According to the United States Census Bureau, the city has a total area of 12.8 square miles (33 km2). 12.6 square miles (33 km2) of it is land and 0.2 square miles (0.52 km2) of it is water. The total area is 1.72% water.


With its close proximity to Los Angeles, Moorpark too has a Subtropical-Mediterranean climate (Köppen climate classification Csb on the coast, Csa inland), and receives just enough annual precipitation to avoid either Köppen's BSh or BSk (semi-arid climate) classification.

Climate data for Moorpark, California
Month Jan Feb Mar Apr May Jun Jul Aug Sep Oct Nov Dec Year
Record high °F (°C) 92
Average high °F (°C) 69
Average low °F (°C) 41
Record low °F (°C) 25
Precipitation inches (mm) 3.7
Source: The Weather Channel.


Historical population
Census Pop.
1960 2,902
1970 3,380 16.5%
1980 4,030 19.2%
1990 25,494 532.6%
2000 31,415 23.2%
2010 34,421 9.6%
2020 36,284 5.4%
U.S. Decennial Census


The 2010 United States Census reported that Moorpark had a population of 34,421. The population density was 2,689.4 people per square mile (1,038.4/km2). The racial makeup of Moorpark was 25,860 (75.1%) White, 533 (1.5%) African American, 248 (0.7%) Native American, 2,352 (6.8%) Asian, 50 (0.1%) Pacific Islander, 3,727 (10.8%) from other races, and 1,651 (4.8%) from two or more races. Hispanic or Latino of any race were 10,813 persons (31.4%).

The Census reported that 34,421 people (100% of the population) lived in households, 0 (0%) lived in non-institutionalized group quarters, and 0 (0%) were institutionalized.

There were 10,484 households, out of which 4,863 (46.4%) had children under the age of 18 living in them, 6,966 (66.4%) were opposite-sex married couples living together, 1,113 (10.6%) had a female householder with no husband present, 507 (4.8%) had a male householder with no wife present. There were 483 (4.6%) unmarried opposite-sex partnerships, and 58 (0.6%) same-sex married couples or partnerships. 1,337 households (12.8%) were made up of individuals, and 434 (4.1%) had someone living alone who was 65 years of age or older. The average household size was 3.28. There were 8,586 families (81.9% of all households); the average family size was 3.55.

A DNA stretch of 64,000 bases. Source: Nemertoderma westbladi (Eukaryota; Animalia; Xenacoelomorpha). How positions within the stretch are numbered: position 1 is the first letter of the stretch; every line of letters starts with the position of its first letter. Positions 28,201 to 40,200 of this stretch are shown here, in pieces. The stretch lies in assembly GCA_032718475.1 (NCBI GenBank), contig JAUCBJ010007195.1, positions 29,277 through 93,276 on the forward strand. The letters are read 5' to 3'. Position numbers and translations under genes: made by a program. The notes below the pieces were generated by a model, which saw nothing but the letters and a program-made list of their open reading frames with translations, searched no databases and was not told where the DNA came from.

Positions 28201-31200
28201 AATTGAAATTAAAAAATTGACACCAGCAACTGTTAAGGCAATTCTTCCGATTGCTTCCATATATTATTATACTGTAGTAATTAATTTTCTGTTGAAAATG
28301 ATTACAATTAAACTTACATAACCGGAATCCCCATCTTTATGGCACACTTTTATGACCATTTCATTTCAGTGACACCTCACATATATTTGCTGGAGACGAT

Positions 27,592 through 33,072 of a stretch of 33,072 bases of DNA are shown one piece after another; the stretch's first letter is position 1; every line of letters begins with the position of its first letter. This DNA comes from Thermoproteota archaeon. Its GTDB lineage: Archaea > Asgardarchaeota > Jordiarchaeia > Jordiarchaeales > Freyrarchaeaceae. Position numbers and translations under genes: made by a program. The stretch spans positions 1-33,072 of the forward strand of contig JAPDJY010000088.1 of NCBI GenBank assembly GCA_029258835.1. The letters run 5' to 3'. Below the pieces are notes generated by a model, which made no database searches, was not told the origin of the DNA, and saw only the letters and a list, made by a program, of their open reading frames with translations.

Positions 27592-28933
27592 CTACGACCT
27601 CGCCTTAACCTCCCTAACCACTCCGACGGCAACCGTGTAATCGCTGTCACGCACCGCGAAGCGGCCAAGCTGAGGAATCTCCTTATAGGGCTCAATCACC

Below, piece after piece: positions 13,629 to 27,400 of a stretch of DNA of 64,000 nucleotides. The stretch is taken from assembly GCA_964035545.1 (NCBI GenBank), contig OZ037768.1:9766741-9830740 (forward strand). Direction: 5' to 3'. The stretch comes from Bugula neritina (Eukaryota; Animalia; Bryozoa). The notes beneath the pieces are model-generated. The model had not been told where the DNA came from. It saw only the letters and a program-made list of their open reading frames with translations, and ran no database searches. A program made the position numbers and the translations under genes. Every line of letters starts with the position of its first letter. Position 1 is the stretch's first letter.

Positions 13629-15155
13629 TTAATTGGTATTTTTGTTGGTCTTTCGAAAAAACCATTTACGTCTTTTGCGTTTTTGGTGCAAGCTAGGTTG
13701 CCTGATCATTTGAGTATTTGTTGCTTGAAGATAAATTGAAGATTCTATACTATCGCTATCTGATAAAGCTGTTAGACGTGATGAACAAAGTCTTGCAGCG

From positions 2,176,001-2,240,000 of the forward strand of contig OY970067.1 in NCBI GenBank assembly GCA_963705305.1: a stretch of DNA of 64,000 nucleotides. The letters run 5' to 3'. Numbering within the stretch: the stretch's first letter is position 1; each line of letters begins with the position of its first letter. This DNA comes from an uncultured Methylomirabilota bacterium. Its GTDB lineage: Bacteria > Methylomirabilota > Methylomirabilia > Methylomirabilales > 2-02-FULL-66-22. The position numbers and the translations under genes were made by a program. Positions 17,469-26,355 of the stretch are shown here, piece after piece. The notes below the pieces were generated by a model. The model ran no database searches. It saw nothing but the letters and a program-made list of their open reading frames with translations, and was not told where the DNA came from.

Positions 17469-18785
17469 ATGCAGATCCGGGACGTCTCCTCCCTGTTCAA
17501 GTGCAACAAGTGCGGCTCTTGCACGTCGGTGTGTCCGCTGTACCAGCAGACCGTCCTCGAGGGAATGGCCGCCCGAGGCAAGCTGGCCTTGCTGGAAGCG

The population was spread out, with 9,459 people (27.5%) under the age of 18, 3,631 people (10.5%) aged 18 to 24, 8,825 people (25.6%) aged 25 to 44, 10,051 people (29.2%) aged 45 to 64, and 2,455 people (7.1%) who were 65 years of age or older. The median age was 34.7 years. For every 100 females, there were 98.6 males. For every 100 females age 18 and over, there were 97.1 males.

There were 10,738 housing units at an average density of 839.0 per square mile (323.9/km2), of which 8,182 (78.0%) were owner-occupied, and 2,302 (22.0%) were occupied by renters. The homeowner vacancy rate was 1.0%; the rental vacancy rate was 2.9%. 26,688 people (77.5% of the population) lived in owner-occupied housing units and 7,733 people (22.5%) lived in rental housing units.


As of the 2000 census, there were 31,416 people in the city, organized into 8,994 households and 7,698 families. The population density was 1,651.9 inhabitants per square mile (637.7/km2). There were 9,094 housing units at an average density of 478.2 per square mile (184.6/km2). The racial makeup of the city was 74.42% White, 27.81% Hispanic of any race, 13.95% from other races, 5.63% Asian, 3.87% from two or more races, 1.52% African American, 0.47% Native American, 0.15% Pacific Islander.

There were 8,994 households, out of which 54.7% had children under the age of 18 living with them, 72.0% were married couples living together, 9.7% had a female householder with no husband present, and 14.4% were non-families. 9.9% of all households were made up of individuals, and 2.2% had someone living alone who was 65 years of age or older. The average household size was 3.49 and the average family size was 3.71.

In the city, the population was spread out, with 34.2% under the age of 18, 8.6% from 18 to 24, 32.3% from 25 to 44, 20.4% from 45 to 64, and 4.5% who were 65 years of age or older. The median age was 32 years. For every 100 females, there were 99.6 males. For every 100 females age 18 and over, there were 98.1 males.

According to a 2007 estimate, the median income for a household in the city was $90,109, and the median income for a family was $96,532. Males had a median income of $55,535 versus $35,790 for females. The per capita income for the city was $25,383. 7.0% of the population and 4.3% of families were below the poverty line. Out of the total population, 8.6% of those under the age of 18 and 7.3% of those 65 and older were living below the poverty line.